Application of bioelectrical impedance analysis in prediction of light kid carcass and muscle chemical composition uri icon


  • Carcass data were collected from 24 kids (average live weight of 12.5±5.5 kg; range 4.5 to 22.4 kg) of Jarmelista Portuguese native breed, to evaluate bioelectrical impedance analysis (BIA) as a technique for prediction of light kid carcass and muscle chemical composition. Resistance (Rs, Ω) and reactance (Xc, Ω), were measured in the cold carcasses with a single frequency bioelectrical impedance analyzer and, together with impedance (Z, Ω), two electrical volume measurements (VolA and VolB, cm2/Ω), carcass cold weight (CCW), carcass compactness and several carcass linear measurements were fitted as independent variables to predict carcass composition by stepwise regression analysis. The amount of variation explained by VolA and VolB only reached a significant level (P<0.01 and P<0.05, respectively) for muscle weight, moisture, protein and fat-free soft tissue content, even so with low accuracy, with VolA providing the best results (0.326⩽R 2⩽0.366). Quite differently, individual BIA parameters (Rs, Xc and Z) explained a very large amount of variation in dissectible carcass fat weight (0.814⩽R 2⩽0.862; P<0.01). These individual BIA parameters also explained a large amount of variation in subcutaneous and intermuscular fat weights (respectively 0.749⩽R 2⩽0.793 and 0.718⩽R 2⩽0.760; P<0.01), and in muscle chemical fat weight (0.663⩽R 2⩽0.684; P<0.01). Still significant but much lower was the variation in muscle, moisture, protein and fat-free soft tissue weights (0.344⩽R 2⩽0.393; P<0.01) explained by BIA parameters. Still, the best models for estimation of muscle, moisture, protein and fat-free soft tissue weights included Rs in addition to CCW, and accounted for 97.1% to 99.8% (P<0.01) of the variation observed, with CCW by itself accounting for 97.0% to 99.6% (P<0.01) of that variation. Resistance was the only independent variable selected for the best model predicting subcutaneous fat weight. It was also selected for the best models predicting carcass fat weight (combined with carcass length, CL; R 2=0.943; P<0.01) and intermuscular fat weight (combined with CCW; R 2=0.945; P<0.01). The best model predicting muscle chemical fat weight combined CCW and Z, explaining 85.6% (P<0.01) of the variation observed. These results indicate BIA as a useful tool for prediction of light kids' carcass composition.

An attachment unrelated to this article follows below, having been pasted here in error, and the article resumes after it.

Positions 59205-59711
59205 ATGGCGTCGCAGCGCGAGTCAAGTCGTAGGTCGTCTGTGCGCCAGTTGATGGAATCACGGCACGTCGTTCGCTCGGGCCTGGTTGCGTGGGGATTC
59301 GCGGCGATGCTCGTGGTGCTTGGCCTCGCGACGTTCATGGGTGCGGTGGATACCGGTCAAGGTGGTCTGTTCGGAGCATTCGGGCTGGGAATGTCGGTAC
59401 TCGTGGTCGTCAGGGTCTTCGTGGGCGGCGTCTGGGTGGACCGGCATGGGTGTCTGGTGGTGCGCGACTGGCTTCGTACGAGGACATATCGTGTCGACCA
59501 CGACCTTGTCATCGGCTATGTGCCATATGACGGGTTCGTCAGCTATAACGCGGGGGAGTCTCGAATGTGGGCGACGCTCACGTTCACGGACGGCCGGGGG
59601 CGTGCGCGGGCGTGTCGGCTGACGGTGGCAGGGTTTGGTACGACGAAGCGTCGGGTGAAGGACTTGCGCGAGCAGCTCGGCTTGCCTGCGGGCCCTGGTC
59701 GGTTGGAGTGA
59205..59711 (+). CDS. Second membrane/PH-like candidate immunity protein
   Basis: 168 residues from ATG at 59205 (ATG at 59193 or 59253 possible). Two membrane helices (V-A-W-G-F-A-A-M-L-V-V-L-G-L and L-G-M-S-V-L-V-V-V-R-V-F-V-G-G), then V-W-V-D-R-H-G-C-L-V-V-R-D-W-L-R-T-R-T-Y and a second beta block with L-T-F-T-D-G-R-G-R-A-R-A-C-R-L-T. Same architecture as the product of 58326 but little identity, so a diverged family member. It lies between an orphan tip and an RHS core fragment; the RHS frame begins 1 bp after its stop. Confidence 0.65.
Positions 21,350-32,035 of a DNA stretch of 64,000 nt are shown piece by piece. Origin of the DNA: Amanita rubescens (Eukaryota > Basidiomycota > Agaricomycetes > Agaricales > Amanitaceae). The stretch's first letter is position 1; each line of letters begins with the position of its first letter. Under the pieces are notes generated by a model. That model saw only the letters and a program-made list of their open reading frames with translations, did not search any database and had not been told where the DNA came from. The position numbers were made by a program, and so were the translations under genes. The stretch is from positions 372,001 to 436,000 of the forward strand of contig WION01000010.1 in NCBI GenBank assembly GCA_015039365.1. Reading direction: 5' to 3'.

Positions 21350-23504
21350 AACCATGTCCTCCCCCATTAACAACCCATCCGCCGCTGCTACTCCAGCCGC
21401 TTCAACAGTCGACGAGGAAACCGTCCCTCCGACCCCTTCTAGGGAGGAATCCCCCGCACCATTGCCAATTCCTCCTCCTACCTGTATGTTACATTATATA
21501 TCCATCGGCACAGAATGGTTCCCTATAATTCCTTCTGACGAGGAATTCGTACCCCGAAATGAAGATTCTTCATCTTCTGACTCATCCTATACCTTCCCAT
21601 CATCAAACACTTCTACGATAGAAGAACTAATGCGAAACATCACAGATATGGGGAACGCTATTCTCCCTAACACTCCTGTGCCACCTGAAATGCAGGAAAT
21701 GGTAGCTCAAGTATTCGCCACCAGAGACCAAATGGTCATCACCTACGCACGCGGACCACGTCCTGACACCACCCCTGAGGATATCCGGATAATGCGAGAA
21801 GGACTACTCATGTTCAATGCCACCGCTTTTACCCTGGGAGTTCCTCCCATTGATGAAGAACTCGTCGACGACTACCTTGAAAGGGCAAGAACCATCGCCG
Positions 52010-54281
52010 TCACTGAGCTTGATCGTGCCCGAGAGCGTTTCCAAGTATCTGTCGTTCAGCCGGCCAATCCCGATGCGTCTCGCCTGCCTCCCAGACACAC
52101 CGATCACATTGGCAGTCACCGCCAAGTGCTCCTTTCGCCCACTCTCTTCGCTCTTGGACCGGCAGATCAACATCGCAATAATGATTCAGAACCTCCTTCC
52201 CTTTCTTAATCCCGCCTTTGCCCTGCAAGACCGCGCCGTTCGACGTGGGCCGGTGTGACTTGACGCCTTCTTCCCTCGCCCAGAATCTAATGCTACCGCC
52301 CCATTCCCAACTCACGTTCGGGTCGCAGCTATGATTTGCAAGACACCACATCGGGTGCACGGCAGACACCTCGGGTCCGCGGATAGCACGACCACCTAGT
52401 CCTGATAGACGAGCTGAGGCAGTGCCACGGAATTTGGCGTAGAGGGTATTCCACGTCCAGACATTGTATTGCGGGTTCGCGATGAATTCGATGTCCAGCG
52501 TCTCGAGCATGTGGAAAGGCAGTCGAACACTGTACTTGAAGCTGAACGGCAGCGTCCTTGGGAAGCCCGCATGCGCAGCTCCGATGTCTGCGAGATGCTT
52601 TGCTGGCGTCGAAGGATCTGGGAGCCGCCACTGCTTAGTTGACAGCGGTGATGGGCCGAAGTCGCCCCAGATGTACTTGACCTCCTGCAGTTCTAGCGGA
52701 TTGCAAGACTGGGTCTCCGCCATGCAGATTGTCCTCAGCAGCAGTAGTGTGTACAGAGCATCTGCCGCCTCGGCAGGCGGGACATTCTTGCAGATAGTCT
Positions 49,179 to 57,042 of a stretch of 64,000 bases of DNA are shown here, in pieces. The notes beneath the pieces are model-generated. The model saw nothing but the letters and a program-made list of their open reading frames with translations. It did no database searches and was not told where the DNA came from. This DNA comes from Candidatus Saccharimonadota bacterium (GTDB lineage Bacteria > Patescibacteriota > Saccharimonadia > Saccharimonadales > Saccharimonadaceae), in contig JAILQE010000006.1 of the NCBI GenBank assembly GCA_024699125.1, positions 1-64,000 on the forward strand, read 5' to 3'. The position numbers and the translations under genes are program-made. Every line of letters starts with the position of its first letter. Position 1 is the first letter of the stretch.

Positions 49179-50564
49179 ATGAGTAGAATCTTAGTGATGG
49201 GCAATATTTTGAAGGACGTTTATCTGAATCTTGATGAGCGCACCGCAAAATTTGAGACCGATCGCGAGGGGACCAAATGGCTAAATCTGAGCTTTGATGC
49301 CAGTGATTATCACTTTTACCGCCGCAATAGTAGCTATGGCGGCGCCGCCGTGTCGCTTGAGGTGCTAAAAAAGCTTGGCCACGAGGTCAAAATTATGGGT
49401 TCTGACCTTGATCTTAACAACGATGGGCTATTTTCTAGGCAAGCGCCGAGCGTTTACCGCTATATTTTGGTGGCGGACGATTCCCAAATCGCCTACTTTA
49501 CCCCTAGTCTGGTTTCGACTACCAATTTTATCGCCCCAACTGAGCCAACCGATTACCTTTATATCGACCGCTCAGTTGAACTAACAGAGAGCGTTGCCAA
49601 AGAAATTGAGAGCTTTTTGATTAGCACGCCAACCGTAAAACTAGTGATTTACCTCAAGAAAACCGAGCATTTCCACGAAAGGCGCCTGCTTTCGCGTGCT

• This work was supported by the Portuguese Science and Technology Foundation (FCT) under the Project PEst-OE/AGR/UID/CVT/00772/2013.

publication date

  • January 1, 2018

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